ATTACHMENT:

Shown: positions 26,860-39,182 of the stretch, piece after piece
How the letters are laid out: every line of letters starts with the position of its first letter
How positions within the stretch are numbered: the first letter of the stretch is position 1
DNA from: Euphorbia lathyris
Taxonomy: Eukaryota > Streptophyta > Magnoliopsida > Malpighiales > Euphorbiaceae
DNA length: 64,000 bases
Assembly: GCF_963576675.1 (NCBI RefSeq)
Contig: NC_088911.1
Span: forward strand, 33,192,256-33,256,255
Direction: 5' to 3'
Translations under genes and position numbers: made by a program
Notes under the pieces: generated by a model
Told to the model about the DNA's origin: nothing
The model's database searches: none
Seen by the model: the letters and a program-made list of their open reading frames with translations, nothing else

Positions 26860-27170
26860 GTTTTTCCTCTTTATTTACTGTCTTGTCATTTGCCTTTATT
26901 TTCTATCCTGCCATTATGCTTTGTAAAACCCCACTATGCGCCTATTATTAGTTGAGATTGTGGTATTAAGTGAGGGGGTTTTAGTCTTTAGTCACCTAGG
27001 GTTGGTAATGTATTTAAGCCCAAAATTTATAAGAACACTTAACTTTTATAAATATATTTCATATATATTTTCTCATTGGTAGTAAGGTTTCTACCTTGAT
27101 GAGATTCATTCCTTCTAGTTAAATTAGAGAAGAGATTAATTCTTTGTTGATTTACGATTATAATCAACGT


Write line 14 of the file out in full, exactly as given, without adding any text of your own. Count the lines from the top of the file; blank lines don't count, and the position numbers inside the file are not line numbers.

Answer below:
The model's database searches: none